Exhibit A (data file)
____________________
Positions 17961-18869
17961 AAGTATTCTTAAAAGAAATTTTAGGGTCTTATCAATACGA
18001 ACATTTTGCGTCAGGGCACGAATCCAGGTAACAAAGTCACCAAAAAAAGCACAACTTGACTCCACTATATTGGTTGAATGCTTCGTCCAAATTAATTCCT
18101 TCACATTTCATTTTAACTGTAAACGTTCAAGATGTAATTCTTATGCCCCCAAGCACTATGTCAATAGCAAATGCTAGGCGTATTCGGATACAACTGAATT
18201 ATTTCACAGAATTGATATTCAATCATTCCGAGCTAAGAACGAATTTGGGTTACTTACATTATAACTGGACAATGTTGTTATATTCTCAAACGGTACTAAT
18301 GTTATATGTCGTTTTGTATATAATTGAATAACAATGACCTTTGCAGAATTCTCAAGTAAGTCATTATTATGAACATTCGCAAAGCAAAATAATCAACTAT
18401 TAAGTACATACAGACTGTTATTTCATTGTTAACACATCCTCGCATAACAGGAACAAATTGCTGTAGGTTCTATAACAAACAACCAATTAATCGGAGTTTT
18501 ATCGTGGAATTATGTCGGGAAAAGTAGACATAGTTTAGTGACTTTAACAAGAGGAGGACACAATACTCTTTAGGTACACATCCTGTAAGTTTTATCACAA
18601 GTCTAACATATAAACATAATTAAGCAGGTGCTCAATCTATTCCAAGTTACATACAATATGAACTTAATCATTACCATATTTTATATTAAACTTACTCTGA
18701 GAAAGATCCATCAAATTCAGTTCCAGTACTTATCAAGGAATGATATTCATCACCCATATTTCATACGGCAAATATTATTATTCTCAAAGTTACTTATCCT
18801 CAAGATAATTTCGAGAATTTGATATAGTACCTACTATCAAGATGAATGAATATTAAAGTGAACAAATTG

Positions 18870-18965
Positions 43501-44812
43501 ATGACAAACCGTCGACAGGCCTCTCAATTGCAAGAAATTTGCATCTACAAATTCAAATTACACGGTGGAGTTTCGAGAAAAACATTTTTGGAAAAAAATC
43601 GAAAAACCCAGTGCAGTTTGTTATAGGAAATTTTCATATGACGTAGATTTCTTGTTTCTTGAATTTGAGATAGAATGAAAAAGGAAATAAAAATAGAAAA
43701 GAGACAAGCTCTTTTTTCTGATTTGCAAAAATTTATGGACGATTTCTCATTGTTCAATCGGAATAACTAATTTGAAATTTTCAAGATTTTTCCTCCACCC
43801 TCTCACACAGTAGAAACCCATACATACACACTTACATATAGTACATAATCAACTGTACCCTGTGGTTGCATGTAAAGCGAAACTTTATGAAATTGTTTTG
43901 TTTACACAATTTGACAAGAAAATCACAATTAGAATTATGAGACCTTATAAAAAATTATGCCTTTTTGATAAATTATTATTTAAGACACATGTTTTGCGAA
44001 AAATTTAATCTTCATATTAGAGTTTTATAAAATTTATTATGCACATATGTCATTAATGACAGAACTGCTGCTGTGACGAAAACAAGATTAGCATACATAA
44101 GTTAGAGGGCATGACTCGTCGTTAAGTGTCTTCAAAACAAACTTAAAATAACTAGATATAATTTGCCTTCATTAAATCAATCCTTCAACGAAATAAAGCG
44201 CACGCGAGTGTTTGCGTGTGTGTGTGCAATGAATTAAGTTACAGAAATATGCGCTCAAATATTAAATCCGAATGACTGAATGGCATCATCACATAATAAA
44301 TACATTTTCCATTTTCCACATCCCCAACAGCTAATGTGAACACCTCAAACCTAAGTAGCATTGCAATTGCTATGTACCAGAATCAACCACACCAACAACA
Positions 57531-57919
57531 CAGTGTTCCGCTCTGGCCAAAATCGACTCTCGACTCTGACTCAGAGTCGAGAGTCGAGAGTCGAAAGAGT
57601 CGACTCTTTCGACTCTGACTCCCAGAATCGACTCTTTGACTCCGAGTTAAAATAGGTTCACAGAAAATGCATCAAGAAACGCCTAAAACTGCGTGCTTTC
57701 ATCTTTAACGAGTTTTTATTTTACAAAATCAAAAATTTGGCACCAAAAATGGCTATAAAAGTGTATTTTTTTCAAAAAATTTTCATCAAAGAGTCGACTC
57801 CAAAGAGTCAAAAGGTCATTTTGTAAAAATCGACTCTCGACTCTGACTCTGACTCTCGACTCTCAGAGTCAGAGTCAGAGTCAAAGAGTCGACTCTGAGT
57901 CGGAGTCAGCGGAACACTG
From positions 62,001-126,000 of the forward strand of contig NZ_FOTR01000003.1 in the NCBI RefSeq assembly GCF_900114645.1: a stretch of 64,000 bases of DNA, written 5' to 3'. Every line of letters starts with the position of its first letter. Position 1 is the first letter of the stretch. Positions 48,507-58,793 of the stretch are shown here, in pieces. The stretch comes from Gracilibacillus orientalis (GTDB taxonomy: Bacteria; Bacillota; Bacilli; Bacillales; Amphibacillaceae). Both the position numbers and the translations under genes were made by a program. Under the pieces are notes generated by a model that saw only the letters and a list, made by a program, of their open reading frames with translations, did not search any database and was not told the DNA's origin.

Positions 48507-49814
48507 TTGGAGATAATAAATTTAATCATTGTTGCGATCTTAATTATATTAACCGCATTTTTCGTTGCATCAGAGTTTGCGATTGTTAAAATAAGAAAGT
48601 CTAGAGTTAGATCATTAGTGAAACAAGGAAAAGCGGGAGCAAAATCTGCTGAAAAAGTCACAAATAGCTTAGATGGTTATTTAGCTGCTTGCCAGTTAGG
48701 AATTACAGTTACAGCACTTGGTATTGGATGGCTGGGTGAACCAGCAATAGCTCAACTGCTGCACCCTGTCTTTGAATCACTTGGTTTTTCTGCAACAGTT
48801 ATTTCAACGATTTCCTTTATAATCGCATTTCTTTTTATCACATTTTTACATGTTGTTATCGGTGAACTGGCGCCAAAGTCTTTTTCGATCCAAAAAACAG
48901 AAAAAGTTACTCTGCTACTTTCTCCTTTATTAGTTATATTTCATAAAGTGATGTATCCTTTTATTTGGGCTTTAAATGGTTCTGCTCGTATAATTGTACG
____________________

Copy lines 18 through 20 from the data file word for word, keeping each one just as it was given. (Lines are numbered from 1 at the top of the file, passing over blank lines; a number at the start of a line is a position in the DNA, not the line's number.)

43901 TTTACACAATTTGACAAGAAAATCACAATTAGAATTATGAGACCTTATAAAAAATTATGCCTTTTTGATAAATTATTATTTAAGACACATGTTTTGCGAA
44001 AAATTTAATCTTCATATTAGAGTTTTATAAAATTTATTATGCACATATGTCATTAATGACAGAACTGCTGCTGTGACGAAAACAAGATTAGCATACATAA
44101 GTTAGAGGGCATGACTCGTCGTTAAGTGTCTTCAAAACAAACTTAAAATAACTAGATATAATTTGCCTTCATTAAATCAATCCTTCAACGAAATAAAGCG